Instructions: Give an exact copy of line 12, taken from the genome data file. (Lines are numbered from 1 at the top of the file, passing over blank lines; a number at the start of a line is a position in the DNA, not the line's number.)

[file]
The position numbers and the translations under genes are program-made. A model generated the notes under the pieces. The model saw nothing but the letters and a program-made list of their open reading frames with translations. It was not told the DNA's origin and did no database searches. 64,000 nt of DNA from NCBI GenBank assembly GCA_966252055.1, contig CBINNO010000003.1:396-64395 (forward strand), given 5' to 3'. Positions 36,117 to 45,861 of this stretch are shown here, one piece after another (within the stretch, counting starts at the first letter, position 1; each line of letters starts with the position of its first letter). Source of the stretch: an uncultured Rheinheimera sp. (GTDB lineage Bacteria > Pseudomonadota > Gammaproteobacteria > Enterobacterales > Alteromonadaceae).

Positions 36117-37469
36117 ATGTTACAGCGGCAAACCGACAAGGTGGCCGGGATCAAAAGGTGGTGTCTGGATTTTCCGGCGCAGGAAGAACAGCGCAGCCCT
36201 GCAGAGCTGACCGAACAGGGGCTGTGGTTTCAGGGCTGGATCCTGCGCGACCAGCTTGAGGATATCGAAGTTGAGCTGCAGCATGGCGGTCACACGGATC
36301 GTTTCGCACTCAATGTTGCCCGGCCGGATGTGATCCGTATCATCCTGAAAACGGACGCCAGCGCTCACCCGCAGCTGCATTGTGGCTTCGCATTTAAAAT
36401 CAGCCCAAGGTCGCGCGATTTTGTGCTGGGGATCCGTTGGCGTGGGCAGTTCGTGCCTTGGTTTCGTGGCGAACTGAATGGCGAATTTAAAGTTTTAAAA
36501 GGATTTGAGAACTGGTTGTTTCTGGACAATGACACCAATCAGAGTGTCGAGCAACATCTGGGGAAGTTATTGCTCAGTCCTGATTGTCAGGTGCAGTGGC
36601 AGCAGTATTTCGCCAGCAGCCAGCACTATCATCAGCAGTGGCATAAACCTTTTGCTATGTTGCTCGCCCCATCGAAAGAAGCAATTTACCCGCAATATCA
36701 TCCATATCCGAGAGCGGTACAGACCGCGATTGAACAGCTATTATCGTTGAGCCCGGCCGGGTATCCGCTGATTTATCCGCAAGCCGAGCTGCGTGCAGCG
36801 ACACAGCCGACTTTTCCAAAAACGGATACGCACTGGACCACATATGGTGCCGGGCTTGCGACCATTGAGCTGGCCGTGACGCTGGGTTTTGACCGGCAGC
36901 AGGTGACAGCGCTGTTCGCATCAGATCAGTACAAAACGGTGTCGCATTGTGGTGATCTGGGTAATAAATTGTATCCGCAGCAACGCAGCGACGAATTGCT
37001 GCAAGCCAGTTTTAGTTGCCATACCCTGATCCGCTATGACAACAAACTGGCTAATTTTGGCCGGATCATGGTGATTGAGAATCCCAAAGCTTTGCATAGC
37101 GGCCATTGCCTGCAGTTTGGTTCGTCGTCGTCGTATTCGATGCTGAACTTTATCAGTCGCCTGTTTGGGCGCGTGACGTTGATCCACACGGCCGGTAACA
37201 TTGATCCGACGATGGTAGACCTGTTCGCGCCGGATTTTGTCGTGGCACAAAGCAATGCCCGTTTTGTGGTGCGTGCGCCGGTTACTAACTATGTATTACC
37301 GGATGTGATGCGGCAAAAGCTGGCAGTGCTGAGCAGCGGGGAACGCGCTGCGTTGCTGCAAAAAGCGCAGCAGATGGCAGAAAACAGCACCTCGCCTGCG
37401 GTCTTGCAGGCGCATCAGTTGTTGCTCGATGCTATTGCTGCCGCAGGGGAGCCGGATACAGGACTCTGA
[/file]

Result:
37001 GCAAGCCAGTTTTAGTTGCCATACCCTGATCCGCTATGACAACAAACTGGCTAATTTTGGCCGGATCATGGTGATTGAGAATCCCAAAGCTTTGCATAGC